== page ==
Manchester people have always pioneered radical new ideas. This cradle of the industrial revolution witnessed the bloodshed of the Peterloo Massacre (1819), when a mass meeting calling for voting reform was brutally broken up by the authorities. Manchester workers were also strong supporters of Chartism – a popular movement to win working-class men the vote – in mid-Victorian times.
On 1 April 1918 the very first air force in the world to be independent of army or navy control came into being: the RAF. Towards the end of the First World War saw the pilots of the Royal Flying Corps and the Royal Naval Air Service being amalgamated into a new airborne branch of the military, taking as its motto ‘Per ardua ad astra’ which translates in English as ‘Through adversity to the stars’. At its head was Major-General Sir Hugh Trenchard who was appointed as its first Chief of the Air Staff.
She may have been a servant seduced by a co-worker or her employer; or she may have been brought up in a poor area, surrounded by thieves and prostitutes, and so was at risk of becoming a sex worker herself. She was possibly in her mid-to-late teens, and from a humble background. When she was ‘seduced’ (a term applied whether or not she was coerced) and had sex, she was a fallen woman. However, the fallen woman might also include other kinds of societal outcasts, including thieves, those suffering from alcohol addiction and the homeless. In the latter part of the 19th century, many individuals were involved with the ‘rescuing’ of these women, and homes established by different charities and religious groups, including the Salvation Army and Ladies’ Associations. However, in some places, including the city of Oxford, similar efforts were being made even prior to Victoria becoming Queen – the first London penitentiary had been established just after the dawning of the 19th century.
Privateers were privately owned, well-armed, ships that were commissioned by the Admiralty to attack enemy merchant vessels during wartime. As such, they operated within the law and the commissioning process required them to be awarded an authorisation called a ‘letter of marque’ to prove their legitimacy. This document granted each ‘private ship of war’ the legal right to operate against named enemy nations of Great Britain during times of war only. It was a dangerous role, but the financial rewards for owners and crewmen alike could be great.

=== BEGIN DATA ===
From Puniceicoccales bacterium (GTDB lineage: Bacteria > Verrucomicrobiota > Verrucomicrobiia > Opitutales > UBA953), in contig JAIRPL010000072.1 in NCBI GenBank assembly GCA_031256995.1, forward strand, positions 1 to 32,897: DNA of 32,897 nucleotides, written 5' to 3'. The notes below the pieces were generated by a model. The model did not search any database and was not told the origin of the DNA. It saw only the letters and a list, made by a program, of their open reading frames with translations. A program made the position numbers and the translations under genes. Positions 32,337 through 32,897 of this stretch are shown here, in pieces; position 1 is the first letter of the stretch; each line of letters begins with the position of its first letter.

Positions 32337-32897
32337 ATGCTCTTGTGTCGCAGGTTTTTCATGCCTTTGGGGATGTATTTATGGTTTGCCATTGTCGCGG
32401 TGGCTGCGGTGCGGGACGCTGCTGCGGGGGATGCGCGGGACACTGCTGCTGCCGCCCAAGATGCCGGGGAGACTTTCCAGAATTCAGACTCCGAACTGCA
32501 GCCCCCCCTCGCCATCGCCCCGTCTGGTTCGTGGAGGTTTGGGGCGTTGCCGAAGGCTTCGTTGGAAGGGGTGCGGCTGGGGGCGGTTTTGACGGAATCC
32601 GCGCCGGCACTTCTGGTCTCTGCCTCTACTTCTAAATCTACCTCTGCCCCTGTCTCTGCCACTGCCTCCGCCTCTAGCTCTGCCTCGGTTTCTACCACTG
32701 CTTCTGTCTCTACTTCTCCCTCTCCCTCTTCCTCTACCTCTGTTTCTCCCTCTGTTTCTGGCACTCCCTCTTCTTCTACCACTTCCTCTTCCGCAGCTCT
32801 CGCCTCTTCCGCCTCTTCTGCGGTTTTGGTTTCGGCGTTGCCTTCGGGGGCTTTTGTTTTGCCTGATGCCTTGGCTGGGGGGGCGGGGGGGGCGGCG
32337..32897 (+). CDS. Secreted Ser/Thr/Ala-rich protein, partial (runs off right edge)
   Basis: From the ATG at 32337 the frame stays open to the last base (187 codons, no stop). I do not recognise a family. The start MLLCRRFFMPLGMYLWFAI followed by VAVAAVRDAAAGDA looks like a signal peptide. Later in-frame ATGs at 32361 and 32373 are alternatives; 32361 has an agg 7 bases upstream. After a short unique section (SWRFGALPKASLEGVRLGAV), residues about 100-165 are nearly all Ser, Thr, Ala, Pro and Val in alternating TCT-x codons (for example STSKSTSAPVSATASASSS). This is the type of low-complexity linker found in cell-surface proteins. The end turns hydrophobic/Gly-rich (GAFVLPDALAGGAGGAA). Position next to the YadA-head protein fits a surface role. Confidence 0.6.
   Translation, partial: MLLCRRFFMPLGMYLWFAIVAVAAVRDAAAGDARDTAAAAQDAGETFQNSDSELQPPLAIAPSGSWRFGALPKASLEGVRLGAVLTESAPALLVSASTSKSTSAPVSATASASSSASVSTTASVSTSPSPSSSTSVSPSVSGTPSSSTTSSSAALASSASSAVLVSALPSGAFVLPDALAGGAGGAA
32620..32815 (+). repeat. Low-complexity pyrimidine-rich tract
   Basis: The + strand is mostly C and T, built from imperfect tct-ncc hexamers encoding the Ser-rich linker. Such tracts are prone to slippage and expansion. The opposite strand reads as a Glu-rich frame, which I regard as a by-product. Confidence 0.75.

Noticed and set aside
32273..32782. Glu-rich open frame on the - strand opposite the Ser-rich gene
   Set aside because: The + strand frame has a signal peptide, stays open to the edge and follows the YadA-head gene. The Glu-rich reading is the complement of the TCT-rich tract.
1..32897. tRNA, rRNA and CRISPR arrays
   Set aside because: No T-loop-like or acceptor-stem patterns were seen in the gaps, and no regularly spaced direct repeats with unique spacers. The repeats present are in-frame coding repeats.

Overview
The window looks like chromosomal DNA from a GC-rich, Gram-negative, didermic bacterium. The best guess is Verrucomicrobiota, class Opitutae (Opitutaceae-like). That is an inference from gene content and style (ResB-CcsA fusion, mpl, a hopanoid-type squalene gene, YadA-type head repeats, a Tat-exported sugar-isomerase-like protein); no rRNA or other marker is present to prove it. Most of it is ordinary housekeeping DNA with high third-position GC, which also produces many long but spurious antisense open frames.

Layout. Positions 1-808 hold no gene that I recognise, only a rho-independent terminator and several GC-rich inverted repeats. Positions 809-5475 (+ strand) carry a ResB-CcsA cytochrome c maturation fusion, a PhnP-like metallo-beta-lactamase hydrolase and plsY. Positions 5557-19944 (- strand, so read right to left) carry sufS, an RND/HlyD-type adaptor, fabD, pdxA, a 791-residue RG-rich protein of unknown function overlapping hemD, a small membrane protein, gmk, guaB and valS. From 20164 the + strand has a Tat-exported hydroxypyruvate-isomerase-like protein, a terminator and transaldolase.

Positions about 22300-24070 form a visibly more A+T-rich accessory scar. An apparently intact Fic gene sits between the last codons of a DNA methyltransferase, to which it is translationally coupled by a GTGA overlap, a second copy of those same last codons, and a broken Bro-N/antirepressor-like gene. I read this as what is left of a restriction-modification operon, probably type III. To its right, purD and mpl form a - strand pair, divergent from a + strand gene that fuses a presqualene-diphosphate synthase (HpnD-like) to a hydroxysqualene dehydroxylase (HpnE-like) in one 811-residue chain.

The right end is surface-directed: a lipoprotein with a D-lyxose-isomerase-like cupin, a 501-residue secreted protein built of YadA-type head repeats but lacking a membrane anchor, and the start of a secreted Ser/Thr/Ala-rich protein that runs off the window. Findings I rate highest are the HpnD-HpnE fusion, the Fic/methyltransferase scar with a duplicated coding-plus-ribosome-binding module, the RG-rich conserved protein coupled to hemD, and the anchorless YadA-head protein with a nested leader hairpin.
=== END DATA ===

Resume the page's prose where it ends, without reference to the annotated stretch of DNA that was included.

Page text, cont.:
To mark the centenary of the establishment of the RAF on 1 April 1918, TheGenealogist has released thousands of records of individuals who were recorded in a number of Air Force Lists from 1921 to 1944. Also released at this time are copies of Flight magazine for 1909, 1910 and 1911, plus an important collection of historic reference books.
Humans have used receptacles for coins ever since they have had money to carry, and in different periods have kept coins in a larger purse or bag, along with whatever other personal items were needed for daily life. Until the late Tudor period, men and women kept valuables and personal belongings in bags or pouches suspended from a girdle around their waist.
The Georgian period was a key stage in our modern history so some understanding of it is essential for family historians who want to push their research back into the 18th century and beyond. John Wintrip’s handbook is an invaluable introduction to it. In a sequence of concise, insightful chapters he focuses on those aspects of the period that are particularly relevant to genealogical research and he presents a detailed guide to the variety of sources that readers can consult as they pursue their research.
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